Even this amusing idea, now that I think about it, would fit nicely into a Victorian setting.

So, one of the things I'm left with after reading this book is sense of gratitude that Kjaerstad has been brave enough to re-introduce this important aspect of human nature back into literature and damn the critics if they care.

Additional thoughts.

Regarding the issue of repetition in this novel, which some regard as intolerable and which certainly took some getting used to on my part.

I've read books before which are too long and yet which seem to consist of essential words. This is something different again. In a sense it would be possible to take out many of the words in that way one often wishes to edit Victorian literature, of which this is a prime, if modern, example.

Yet I come to the conclusion that his use of repetition is necessary and important. Even his lists are purposeful, if neither necessary or important. But look at the repetition involved in his coming again and again back to the murder scene which opens the book. And another sort of repetition he uses to build up to an event, which not only builds up but also gives such a sense of being there. I think that is the key, you aren't really reading, you are being there. So, the scene that comes obviously to me as the prime example is that of the events leading to Nefertiti's death. How could you not be utterly at one with what is happening in those pages? Brilliant and moving.

As one who has tended always to be minimalist in my writing, but at the same time has increasingly moved towards short sentences and simple approaches I could not help but wonder how one sets about writing as Kjaerstad does. I keep wondering why and how does it work.

Figuring the answer to that is in practising the technique, I've been working on that. Here are some examples, and the topic is purely dictated by the magic penis theme of the book...nothing to do with my personal preferences (!)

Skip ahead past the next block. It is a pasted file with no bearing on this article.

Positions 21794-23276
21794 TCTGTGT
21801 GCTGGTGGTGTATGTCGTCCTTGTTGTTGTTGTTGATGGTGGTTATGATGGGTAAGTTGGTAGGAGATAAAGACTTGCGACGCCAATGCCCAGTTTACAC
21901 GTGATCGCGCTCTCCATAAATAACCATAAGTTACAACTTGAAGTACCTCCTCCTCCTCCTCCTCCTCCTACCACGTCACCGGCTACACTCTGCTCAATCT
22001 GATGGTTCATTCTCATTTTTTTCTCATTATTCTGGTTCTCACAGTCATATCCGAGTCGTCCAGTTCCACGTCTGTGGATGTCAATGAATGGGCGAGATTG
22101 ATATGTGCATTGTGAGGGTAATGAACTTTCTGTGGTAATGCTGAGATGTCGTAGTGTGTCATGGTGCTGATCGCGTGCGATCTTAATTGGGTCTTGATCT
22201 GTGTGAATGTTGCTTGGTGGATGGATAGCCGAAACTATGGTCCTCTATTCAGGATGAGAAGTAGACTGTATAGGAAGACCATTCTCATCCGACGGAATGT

Lying in bed last night, thinking this – that if your cock was so available to me that I could put it in my mouth every day for ten years, every one of those days and the first day of the eleventh year and so on would be a new, wonderful thing – I did wonder if a world view dictated by my clitoris being firmly attached to my finger might be skewed and that it if wasn’t rubbing against my finger, maybe I wouldn’t think that every one of those days would be its own small heaven; but since then I can report that sitting in the E*****n, eating poached apple breakfast cumble and toast with ******* changes nothing, that sitting here lost in the idea of those ten years is no less overwhelming than if I were lying in bed, wishing my hands were yours.


There was only one thing she could put in her mouth that would make her happy and she thought not so much of ten years as three thousand and six hundred and fifty days of it, every one of which was a new chance to pay homage - as she liked to think of it - though she was taking as much pleasure as she might be giving every day, and as she lay there, her thoughts directed by where her hand was and she decided to picture those days one by one, it was clear to her what the first day would be like and day two, and even day three, but at some point as she lies there stroking herself the days, his penis, her mouth blur into one impossibly long vision of penis and mouth seeking each other out to join together in this never-ending moment of sweet sexiness, never-ending and yet different every time.

Or :

She was sure that what would restore her appetite was to be able to put the one thing in her mouth that she really wanted to be there, and not for one moment or for one day but for ten years or a hundred and every day being able to do that, rekindle her desire to eat; for 3650 days (to keep the numbers to a manageable level or because she is not greedy) to be able to part her lips and put them around his penis and taste it anew every one of those days; to have butterflies in her stomach at the very idea that today, never mind it is day 3651, she would be able to once more – and yet if once more, still for the first time, it so feels – look with her eyes and then look with her lips; dwelling upon this, wishing to play every one of those scenes slowly from start to finish, touching herself until she doesn’t need to any more she does in her mind see the whole of day one of ten years and falls asleep thinking that tomorrow she will find out what day two will be.

I wasn't sure about these to begin with, but having read a couple of reviews since that are critical about the sex in this book, well, I can't get any more flak than that....can I????

What's interesting once you start trying to write like this is that you think about it all the time...and you find it is all much harder than you might expect.